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Lynn Williams, United Steelworkers of America Union leader, March 8, 1984. (Erik Christensen/The Globe and Mail)
Lynn Williams, United Steelworkers of America Union leader, March 8, 1984. (Erik Christensen/The Globe and Mail)

Obituary

Lynn Williams was the first Canadian to lead United Steelworkers Add to ...

The family’s feeling of security in those dark years received a jolt from which his mother never fully recovered. At the age of 16, Ross went to hospital for what promised to be a routine procedure on his appendix. He died, possibly from an allergic reaction to anesthetic. The sudden death led to the mother’s mental breakdown; for years after she suffered from paranoid schizophrenia, for which she received electroshock treatments. “She was terrified of the treatments,” he said in his memoir. “It was like dragging someone off to the electric chair to have her take them.” The procedure provided temporary relief, but the voices returned and she sank back into despair.

The family moved to Hamilton in 1938 and, three years later, Lynn began studying English and philosophy at McMaster University, intending to follow his father’s path. In the summer he turned 18, he preached at a church and at a resort on Lake Erie, learning how to deliver a message to a receptive audience. He was paid $7 for a morning service and got to keep the collection at the evening service.

He joined the University Air Training Corps, intent on becoming a pilot, but his eyesight disqualified him. He then signed up with the navy and was assigned to be a telegraphist. After training at Quebec City and Saint-Hyacinthe, Que., He was posted to the fishing village of Harbour Grace, Nfld. The port overlooked Conception Bay and beyond it the North Atlantic, treacherous even without the presence of German U-boats. He monitored the airwaves, listening for wireless reports from enemy submarines.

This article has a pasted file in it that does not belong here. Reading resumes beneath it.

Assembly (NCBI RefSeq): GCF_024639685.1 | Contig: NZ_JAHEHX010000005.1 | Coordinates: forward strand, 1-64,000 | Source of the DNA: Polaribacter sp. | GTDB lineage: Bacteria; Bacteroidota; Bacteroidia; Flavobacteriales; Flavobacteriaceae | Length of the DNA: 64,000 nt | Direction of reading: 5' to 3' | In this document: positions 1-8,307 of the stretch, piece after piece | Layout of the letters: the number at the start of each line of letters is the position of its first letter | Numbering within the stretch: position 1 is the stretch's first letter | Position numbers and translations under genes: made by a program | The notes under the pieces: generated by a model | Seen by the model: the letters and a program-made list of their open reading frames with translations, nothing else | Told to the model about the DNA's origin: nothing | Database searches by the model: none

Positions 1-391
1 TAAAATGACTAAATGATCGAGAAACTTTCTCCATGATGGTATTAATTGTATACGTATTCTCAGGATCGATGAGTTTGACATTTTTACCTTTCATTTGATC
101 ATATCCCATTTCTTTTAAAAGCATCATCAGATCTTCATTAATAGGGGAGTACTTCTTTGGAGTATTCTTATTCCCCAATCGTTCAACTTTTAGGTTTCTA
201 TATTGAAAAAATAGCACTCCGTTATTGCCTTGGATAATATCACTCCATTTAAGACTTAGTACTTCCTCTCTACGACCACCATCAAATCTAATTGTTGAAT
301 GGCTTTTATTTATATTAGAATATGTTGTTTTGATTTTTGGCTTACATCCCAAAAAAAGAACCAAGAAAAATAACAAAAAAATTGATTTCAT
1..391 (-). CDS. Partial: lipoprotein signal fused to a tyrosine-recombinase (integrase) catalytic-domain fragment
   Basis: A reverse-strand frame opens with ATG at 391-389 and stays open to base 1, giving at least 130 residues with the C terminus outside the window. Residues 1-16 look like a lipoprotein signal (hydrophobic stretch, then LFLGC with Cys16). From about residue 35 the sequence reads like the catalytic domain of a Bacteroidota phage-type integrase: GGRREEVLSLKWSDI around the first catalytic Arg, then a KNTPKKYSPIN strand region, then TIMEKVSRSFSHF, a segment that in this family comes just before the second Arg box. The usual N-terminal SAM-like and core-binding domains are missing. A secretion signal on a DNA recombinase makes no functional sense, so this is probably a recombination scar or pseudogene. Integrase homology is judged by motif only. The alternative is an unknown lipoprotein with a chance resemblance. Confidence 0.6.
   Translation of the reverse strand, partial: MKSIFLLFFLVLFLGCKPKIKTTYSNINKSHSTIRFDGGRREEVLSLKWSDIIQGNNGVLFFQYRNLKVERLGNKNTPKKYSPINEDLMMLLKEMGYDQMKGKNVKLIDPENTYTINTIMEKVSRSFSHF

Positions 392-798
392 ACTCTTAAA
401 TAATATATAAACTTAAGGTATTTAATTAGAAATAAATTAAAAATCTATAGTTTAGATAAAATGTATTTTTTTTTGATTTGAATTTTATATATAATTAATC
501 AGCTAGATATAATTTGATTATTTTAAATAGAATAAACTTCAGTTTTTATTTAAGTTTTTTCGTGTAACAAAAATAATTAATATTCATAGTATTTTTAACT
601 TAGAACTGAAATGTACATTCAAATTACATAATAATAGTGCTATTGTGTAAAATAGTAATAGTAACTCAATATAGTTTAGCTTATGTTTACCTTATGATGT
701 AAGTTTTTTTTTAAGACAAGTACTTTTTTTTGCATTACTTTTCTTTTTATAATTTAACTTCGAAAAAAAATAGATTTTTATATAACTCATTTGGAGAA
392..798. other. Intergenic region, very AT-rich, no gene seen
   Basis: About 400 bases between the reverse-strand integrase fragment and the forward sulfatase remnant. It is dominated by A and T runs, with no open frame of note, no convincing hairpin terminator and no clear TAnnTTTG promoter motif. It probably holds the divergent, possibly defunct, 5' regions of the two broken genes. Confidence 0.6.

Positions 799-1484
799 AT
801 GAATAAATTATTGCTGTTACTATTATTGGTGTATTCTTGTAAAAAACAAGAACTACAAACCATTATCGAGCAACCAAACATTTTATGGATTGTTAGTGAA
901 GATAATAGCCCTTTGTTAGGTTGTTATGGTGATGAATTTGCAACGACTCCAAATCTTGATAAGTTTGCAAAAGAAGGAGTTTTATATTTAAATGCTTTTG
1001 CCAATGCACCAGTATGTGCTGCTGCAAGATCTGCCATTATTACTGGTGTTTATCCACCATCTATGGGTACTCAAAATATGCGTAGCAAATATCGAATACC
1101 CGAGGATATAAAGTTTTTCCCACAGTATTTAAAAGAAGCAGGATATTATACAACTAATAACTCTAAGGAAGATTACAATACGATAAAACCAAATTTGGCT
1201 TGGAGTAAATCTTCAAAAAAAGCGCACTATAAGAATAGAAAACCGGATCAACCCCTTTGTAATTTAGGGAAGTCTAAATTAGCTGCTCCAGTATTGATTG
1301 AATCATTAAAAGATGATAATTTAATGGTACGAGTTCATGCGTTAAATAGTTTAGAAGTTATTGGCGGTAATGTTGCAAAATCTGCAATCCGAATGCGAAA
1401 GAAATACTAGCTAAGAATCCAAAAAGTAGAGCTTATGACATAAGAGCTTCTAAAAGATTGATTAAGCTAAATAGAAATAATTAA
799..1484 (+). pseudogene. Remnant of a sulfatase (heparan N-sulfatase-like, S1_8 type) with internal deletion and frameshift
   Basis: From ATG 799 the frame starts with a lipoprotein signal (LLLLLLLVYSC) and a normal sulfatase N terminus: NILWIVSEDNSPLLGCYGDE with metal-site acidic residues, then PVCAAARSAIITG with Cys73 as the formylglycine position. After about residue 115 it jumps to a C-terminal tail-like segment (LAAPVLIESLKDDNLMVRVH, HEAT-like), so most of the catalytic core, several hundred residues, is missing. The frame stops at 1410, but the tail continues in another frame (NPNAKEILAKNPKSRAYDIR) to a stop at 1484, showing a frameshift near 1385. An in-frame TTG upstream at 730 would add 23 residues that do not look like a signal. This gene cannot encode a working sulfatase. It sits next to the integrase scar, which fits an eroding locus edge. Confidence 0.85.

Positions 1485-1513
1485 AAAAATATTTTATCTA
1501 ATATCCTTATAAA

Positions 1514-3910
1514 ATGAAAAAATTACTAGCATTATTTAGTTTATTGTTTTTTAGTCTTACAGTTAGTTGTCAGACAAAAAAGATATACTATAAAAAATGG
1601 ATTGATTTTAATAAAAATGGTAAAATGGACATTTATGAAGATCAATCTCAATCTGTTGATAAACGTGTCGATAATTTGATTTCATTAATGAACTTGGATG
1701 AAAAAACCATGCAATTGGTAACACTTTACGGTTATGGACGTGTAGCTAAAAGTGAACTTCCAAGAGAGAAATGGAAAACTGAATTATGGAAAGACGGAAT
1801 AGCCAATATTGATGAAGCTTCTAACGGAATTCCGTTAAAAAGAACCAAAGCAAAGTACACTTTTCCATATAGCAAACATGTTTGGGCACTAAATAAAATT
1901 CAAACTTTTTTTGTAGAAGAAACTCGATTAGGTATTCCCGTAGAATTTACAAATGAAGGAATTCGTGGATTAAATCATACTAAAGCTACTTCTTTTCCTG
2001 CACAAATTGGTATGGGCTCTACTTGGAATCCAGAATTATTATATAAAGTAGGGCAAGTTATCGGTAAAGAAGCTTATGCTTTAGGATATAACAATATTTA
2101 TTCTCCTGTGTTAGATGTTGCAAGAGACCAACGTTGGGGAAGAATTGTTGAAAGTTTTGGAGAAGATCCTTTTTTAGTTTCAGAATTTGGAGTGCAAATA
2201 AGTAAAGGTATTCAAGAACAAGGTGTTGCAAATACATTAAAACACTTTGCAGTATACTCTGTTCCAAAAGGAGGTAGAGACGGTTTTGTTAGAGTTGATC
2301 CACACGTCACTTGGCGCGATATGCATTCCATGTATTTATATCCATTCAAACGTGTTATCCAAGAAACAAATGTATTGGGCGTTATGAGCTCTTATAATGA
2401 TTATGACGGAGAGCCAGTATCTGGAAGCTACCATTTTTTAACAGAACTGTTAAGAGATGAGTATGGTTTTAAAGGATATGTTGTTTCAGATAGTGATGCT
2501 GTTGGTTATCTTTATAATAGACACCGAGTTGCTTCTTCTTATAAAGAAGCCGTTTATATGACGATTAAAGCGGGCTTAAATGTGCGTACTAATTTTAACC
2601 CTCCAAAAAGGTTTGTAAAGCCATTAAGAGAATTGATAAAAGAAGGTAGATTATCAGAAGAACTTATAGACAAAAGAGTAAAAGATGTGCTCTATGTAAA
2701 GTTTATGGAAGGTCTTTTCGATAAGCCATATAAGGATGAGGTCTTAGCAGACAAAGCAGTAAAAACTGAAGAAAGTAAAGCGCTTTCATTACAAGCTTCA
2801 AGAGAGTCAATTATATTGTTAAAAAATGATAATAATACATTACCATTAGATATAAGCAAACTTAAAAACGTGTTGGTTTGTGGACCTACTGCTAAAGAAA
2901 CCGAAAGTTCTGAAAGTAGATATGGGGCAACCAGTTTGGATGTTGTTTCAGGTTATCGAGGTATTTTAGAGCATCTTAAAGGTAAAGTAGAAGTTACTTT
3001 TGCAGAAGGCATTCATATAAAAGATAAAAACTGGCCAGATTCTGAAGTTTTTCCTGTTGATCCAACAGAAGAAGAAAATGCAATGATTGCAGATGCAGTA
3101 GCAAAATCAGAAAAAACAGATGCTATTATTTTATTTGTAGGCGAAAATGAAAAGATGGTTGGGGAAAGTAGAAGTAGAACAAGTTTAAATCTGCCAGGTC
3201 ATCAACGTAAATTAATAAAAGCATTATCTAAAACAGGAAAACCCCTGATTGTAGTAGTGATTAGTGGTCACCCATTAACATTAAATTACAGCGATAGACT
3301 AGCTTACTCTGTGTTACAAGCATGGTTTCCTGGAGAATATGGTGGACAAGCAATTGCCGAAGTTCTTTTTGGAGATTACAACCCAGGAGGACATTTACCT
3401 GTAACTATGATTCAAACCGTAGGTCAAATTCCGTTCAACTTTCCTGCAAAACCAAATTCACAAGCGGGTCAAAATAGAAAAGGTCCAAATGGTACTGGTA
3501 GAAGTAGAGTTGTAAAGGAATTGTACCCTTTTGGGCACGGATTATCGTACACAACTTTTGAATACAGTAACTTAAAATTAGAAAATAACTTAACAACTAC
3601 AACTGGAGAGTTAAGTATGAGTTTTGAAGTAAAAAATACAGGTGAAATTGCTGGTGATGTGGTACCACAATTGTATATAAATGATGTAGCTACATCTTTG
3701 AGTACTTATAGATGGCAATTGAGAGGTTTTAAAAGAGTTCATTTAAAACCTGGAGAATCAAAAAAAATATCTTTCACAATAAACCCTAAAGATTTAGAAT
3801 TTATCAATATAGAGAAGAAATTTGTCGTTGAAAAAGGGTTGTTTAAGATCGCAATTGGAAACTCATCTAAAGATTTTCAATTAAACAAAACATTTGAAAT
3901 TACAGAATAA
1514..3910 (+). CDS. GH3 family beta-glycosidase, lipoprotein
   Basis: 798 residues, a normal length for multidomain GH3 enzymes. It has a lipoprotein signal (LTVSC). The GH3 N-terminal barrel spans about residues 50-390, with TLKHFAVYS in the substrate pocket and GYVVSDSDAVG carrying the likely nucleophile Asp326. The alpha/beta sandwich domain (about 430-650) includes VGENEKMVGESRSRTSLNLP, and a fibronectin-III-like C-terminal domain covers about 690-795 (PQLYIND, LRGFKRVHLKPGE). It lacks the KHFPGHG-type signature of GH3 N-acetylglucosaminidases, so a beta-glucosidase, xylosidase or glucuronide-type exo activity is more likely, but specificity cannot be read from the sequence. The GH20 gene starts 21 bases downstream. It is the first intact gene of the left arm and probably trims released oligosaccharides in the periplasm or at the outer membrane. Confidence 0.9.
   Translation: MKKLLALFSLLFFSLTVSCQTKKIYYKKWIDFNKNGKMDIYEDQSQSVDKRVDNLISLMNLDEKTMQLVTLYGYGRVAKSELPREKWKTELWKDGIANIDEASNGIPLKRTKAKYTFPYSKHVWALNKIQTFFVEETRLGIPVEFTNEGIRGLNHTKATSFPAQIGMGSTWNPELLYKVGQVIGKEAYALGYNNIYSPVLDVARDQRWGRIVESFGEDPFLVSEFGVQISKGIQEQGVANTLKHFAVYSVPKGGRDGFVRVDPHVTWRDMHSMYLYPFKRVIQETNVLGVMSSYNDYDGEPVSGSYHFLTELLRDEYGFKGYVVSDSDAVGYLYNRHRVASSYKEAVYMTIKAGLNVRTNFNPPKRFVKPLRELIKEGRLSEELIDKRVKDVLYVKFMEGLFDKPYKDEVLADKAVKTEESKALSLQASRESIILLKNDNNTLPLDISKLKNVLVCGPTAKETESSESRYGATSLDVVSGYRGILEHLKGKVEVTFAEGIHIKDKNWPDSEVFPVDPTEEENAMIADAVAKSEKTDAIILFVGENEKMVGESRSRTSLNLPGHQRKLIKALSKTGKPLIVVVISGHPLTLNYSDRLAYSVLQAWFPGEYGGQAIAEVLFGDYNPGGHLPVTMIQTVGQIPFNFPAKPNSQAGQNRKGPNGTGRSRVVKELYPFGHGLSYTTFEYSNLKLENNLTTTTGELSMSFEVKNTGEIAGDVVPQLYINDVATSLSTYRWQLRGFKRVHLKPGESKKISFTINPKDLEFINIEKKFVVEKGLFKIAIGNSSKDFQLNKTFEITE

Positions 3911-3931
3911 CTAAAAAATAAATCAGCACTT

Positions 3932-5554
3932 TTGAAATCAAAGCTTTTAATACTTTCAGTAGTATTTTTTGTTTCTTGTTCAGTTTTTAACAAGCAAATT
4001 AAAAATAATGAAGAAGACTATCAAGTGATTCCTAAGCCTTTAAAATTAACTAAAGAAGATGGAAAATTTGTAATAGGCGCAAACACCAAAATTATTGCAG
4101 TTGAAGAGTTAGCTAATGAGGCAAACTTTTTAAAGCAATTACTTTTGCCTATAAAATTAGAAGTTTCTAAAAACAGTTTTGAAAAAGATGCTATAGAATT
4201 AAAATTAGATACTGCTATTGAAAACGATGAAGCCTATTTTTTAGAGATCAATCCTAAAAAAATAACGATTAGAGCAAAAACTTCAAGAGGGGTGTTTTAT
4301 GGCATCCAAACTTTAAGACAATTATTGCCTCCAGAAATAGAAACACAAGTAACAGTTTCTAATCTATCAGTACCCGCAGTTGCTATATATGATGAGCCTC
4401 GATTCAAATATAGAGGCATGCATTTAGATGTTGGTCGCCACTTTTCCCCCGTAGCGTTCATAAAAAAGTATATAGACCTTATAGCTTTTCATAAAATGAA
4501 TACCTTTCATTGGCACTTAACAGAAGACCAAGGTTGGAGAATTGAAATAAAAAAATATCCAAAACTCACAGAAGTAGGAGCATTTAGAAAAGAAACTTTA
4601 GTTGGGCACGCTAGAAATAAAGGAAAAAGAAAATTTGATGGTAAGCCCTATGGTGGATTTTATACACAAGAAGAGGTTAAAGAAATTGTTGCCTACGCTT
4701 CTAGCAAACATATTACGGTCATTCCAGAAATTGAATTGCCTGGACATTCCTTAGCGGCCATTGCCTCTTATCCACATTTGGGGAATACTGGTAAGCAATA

Back home after the war, he got a job on a labour gang at Stelco. “It was real work,” he wrote, “shovelling slag in front of the furnaces, unloading raw materials such as manganese and brick …” The factory job was short-lived and he soon became a community organizer with the YMCA. The steady paycheque meant he could marry Audrey Hansuld, the daughter of a manager in a meatpacking business whom he had begun dating in high school.

Less than a year later, in August, 1947, he was hired by the Retail, Wholesale and Department Store Union, which was launching a campaign to organize 13,000 Eaton’s workers in Toronto. The Eaton’s card-signing drive lasted more than four years. Mr. Williams rode the streetcar to visit as many as five Eaton’s workers each evening, giving his pitch as to why they would benefit from union representation. But the long, slow and intimate campaign – conducted in bedsits, attic rooms and basement suites – ended in defeat. In the end, The union was unable to overcome the large employee turnover, as well as the allegiance many workers felt to a paternalistic employer.

Mr. Williams rebounded by successfully organizing employees of a department store in Windsor, Ont., a smaller city with a more receptive attitude to unionism. He next began to sign up workers at a mail-order house operated by Simpsons-Sears in Regina. While in Saskatchewan, he was hired by the Steelworkers to work in the company town of Kitimat, B.C. The union was conducting a raid of workers, many of them immigrants, represented by construction unions and the Aluminum Workers of America. The Steelworkers were successful in becoming the certified bargaining agent. (Later, the Kitimat workers came to regard the Steelworkers as little more than a dues-collecting agency. They pulled away to form the Canadian Association of Smelter and Allied Workers.)

Shortly after returning to his home in Toronto, Mr. Williams ran unsuccessfully for the Co-operative Commonwealth Federation, the forerunner of the NDP, in a provincial by-election in York West. He got only about half as many votes as the Progressive Conservative candidate, Leslie Rowntree, a marine lawyer and Second World War naval veteran. In defeat, Mr. Williams took solace in having received more votes than the Liberal. He lived in Welland, Ont., for the next eight years, learning the service side of working for a union, a time during which he was also active in encouraging unionized workers to contribute more than $1-million toward the construction of Brock University in St. Catharines.

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